Reinforced autoclaved aerated concrete (Raac) has been found in more than 100 schools, forcing them to either close completely or partially.
However, other buildings are believed to contain Raac, with experts warning that offices, courthouses, hospitals and factories could be at risk of collapse.
But what is Raac and why is it a potential security risk?
– What is Raac?
Raac consists of two parts, autoclaved aerated concrete and a steel rebar. Autoclaved aerated concrete is made by adding aluminum to a lime- or cement-based concrete mix.
This reacts to create millions of tiny bubbles that form the bulk of the material.
The steel rebar is coated with a latex or cement mixture before the concrete is poured around it.
The material is mainly found as prefabricated panels on roofs, as well as floors and walls.
– When was it introduced?
Raac was invented in Sweden in the 1930s. It was used in British buildings from the 1950s to the mid-1990s.
– Why was Raac used?
Raac is cheaper than traditional dense concrete and is faster and easier to install.
It was also used because of its light thermal properties.
– Where was Raac found?
So far, much attention has been paid to Raac for its use in schools, with more than 100 being fully or partially closed in England because of its presence.
However, experts warn that the problem may be much wider than schools.
Indeed, almost £700 million has already been allocated to NHS hospitals in England with Raac problems.
Harrow Crown Court was closed indefinitely last month and emergency concrete tests have been ordered on courts built in the 1990s.
A report by the Collaborative Reporting for Safer Structures published in April 2020 urged its members to “urgently” check whether their buildings contained the material.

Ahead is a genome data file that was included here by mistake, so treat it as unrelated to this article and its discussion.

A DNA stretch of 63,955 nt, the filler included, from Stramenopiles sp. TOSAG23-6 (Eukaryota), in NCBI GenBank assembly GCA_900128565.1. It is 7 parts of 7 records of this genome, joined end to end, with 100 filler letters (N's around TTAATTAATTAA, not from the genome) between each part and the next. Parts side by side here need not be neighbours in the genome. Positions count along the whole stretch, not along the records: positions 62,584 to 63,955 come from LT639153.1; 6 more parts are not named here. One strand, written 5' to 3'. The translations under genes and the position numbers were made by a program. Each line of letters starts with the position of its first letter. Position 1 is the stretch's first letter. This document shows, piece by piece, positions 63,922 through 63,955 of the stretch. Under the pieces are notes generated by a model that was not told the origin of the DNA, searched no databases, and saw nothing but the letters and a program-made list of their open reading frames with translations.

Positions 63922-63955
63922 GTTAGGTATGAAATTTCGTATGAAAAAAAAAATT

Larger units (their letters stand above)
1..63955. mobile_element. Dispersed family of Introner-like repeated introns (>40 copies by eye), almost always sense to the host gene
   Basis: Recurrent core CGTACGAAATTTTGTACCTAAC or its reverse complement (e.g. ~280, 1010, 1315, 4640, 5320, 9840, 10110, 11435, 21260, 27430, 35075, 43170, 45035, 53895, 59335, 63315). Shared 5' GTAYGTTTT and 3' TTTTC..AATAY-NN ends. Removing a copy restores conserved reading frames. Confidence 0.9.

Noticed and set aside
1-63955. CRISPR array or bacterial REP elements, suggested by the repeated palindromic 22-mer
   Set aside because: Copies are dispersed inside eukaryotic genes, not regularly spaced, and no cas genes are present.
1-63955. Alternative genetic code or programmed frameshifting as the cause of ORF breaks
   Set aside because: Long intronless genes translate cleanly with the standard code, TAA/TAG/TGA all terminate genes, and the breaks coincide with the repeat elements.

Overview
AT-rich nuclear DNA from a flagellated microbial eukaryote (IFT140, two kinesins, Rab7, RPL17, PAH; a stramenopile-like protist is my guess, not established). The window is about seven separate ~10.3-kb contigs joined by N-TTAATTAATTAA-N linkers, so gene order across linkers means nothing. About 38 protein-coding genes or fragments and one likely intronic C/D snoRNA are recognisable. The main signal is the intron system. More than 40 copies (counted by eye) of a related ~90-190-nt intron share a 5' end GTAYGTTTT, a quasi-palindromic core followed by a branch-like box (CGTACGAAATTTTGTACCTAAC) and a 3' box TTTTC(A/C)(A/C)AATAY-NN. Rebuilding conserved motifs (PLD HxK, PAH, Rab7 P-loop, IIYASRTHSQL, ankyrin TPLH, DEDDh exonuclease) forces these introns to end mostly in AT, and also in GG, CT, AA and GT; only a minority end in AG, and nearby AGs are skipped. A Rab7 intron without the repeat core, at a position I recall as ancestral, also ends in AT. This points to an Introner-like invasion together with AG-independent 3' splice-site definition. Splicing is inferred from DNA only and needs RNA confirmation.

The report said Raac was used “mainly” in offices and schools, but that it had also been found in a “wide range” of other buildings in both the public and private sectors.
– Why is Raac a potential risk?
Raac is less durable than concrete and is prone to collapse when wet as moisture is absorbed into its air holes.
It has a life expectancy of just over 30 years.
This means that buildings built between the 1950s and 1990s that have not been assessed by a structural engineer may be at risk of collapse.
Several roof failures on public buildings have been linked to Raac panels, with the Health and Safety Executive (HSE) warning that the material is now “at the end of its useful life” and “likely to collapse with little or no warning”.
– What can be done with Raac?
Building owners can hire special inspectors to check if Raac is present in their buildings.
If Raac is found, building owners can hire a structural engineer to perform remedial work, such as adding timber or light structures to support the panels.